Two independent sources with knowledge of the investigation into the Oct. 10 collapse of a parking garage at Miami Dade College have refuted a claim reported by Engineering News-Record that the structure was struck a second time by a crane pick just prior to the fatal incident.

Officials with the project's general contractor, Ajax Building Corp., were the first to dispute the claim. Bill Byrne, president of the Tallahassee, Fla.-based firm, stated by e-mail, "We are not aware of any precast panels having hit the structure. [And] we are not aware of any crack that required inspection."

In the e-mail to ENR, company officials also stated, "Ajax continues to work very closely with [the Occupational Safety & Health Administration] and others to determine what happened to cause the tragic accident at MDC."

Additionally, a source involved in one of the numerous investigations under way at the site told ENR that the story reporting that a crane had struck the building for a second time was "erroneous."

ENR's story reported information from an anonymous source with detailed knowledge of the incident who asserted that a crane pick involving a precast section had struck a building column for a second time on Oct. 10, just prior to the collapse. He said the previously cracked column had been further damaged. The source also said the crane was lifting "tilt-wall" panels, but Ajax reports that no tilt-wall panels were used on the project site.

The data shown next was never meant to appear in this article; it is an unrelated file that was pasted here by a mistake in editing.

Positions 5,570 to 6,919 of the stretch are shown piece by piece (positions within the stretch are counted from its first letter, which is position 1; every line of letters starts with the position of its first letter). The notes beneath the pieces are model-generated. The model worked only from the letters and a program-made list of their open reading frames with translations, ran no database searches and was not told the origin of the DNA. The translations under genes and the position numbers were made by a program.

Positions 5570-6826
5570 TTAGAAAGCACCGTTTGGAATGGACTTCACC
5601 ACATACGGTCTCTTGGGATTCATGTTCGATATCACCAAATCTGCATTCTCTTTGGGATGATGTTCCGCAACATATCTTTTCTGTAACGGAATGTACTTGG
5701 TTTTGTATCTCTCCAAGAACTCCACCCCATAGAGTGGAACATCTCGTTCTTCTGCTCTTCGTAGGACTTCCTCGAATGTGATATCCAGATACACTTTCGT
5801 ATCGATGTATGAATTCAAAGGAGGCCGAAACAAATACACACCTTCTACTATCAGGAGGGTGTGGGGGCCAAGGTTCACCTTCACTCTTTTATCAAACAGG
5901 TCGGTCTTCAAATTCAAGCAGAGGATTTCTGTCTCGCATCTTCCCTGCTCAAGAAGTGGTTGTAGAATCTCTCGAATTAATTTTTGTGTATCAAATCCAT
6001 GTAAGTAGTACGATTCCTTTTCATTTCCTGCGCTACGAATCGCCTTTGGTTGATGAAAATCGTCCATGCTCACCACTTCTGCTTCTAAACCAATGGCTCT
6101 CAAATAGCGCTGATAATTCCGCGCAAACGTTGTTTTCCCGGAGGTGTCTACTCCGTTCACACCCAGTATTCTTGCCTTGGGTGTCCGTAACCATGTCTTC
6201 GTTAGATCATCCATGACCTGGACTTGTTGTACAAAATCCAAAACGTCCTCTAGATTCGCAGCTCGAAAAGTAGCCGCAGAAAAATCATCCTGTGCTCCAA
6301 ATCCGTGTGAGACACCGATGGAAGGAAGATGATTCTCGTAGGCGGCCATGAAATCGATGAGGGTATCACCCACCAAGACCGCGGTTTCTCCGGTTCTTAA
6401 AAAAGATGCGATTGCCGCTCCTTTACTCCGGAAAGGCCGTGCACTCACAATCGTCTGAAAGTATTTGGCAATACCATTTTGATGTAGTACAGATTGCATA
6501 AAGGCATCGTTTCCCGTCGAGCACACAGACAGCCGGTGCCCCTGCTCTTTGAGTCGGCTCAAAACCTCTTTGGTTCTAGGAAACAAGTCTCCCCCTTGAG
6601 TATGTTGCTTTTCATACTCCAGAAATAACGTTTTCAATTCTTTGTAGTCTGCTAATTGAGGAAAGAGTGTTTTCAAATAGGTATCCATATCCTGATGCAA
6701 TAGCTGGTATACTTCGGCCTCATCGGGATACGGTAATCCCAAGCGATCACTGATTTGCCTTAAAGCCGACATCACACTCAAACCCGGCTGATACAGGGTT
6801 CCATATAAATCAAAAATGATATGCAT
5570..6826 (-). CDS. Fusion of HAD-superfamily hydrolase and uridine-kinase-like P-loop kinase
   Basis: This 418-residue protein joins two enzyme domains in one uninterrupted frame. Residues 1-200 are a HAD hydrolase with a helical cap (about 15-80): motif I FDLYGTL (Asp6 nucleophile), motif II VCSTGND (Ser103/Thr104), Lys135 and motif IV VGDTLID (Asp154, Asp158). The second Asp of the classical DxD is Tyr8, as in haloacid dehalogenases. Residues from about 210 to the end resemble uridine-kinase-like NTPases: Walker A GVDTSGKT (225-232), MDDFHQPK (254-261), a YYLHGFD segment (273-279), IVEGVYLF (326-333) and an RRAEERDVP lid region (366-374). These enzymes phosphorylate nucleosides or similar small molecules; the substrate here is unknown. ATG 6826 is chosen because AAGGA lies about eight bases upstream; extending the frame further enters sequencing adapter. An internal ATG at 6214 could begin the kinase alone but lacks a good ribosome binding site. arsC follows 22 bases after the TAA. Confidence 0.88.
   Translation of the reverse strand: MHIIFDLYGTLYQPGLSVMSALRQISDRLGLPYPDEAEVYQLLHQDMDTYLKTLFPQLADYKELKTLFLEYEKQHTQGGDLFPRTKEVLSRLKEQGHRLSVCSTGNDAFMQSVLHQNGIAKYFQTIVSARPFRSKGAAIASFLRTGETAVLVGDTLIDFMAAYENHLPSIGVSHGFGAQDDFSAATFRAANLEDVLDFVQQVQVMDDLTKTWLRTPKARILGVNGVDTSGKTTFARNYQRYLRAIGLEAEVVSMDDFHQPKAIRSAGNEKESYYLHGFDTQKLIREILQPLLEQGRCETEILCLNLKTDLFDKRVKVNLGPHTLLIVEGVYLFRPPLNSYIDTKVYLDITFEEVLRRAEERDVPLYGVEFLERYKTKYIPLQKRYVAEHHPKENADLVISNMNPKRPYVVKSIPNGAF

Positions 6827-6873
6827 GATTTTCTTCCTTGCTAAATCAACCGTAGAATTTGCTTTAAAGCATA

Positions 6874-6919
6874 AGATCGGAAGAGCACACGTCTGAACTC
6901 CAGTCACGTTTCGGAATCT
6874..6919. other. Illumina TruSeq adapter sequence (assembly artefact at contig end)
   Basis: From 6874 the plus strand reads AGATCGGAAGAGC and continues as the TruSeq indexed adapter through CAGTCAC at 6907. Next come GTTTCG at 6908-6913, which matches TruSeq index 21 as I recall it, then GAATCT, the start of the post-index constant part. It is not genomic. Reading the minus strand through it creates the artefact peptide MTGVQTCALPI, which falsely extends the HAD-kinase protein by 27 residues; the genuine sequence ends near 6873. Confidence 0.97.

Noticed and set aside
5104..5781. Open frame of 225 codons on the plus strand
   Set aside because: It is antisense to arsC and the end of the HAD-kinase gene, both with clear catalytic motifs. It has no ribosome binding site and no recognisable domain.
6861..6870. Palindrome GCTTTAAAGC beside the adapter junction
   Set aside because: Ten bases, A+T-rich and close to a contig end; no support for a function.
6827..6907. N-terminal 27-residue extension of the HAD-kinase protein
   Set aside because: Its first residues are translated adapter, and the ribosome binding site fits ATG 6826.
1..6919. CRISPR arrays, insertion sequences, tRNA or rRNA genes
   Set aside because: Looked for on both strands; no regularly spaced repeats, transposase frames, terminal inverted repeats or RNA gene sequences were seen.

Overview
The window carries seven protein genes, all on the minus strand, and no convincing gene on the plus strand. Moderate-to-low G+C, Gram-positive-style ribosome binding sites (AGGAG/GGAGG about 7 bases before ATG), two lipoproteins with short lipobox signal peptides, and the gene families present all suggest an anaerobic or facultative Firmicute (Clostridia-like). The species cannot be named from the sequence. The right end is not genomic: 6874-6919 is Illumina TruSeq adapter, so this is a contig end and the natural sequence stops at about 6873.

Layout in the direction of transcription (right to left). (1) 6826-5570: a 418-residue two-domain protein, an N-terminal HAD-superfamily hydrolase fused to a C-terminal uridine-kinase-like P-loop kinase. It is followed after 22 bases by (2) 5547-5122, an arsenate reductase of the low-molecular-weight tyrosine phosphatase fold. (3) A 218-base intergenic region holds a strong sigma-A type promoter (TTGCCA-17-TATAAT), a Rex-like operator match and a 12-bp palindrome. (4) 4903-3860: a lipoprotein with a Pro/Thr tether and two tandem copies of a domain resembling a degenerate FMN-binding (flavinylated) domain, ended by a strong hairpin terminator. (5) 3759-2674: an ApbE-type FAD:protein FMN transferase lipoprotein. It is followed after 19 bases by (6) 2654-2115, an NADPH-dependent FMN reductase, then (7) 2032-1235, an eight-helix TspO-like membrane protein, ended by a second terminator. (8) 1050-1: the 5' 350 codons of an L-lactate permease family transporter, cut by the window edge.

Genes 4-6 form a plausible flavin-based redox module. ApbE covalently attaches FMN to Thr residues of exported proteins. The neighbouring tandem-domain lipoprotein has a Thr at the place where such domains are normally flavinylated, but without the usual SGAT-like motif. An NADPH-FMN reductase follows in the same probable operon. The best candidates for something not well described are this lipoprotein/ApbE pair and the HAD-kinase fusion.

The roughly 125,000-sq-ft structure collapsed near midday on Oct. 10, killing four workers.

Ajax's Byrne acknowledged a day after the incident that a crane operated by Sims Crane & Equipment Co., Tampa, had struck a building column with its boom on Oct. 8, damaging the crane, but he asserted it had not caused any damage to the structure.

Officials from OSHA would not comment on the still-open investigation.

The Miami-Dade Police Dept.'s homicide division also is conducting an ongoing investigation into the collapse. According to department officials, detectives are awaiting additional engineering reports.

Two lawsuits related to the collapse have been filed in Miami-Dade circuit court by family members of victims.

In October, Stuart Grossman, of Grossman Roth P.A., Coral Gables, representing the family of Jose Calderon, a worker with Solar Erectors, filed a wrongful death suit. The filing names Ajax Building Corp. Southeast, M.A.R. Contracting Inc., MEP Structural Engineering and Inspections, Bliss & Nyitray and Harvard Jolly Inc. as defendants.

Miami law firm Alan Goldfarb P.A., filed suit on Oct. 23 on behalf of the widow of Robert Budhoo, a worker with Stryker Electrical Contracting. The lawsuit originally named as defendants Ajax Building Corp., Coreslab Structures, Harvard Jolly, Bliss & Nyitray, Sims Crane & Equipment Co. and Solar Erectors. Liah Catanese, an attorney with Alan Goldfarb, told ENR the firm is preparing a revised complaint that will add additional firms to the suit.

Both law firms told ENR that they hired numerous engineering firms to conduct investigations.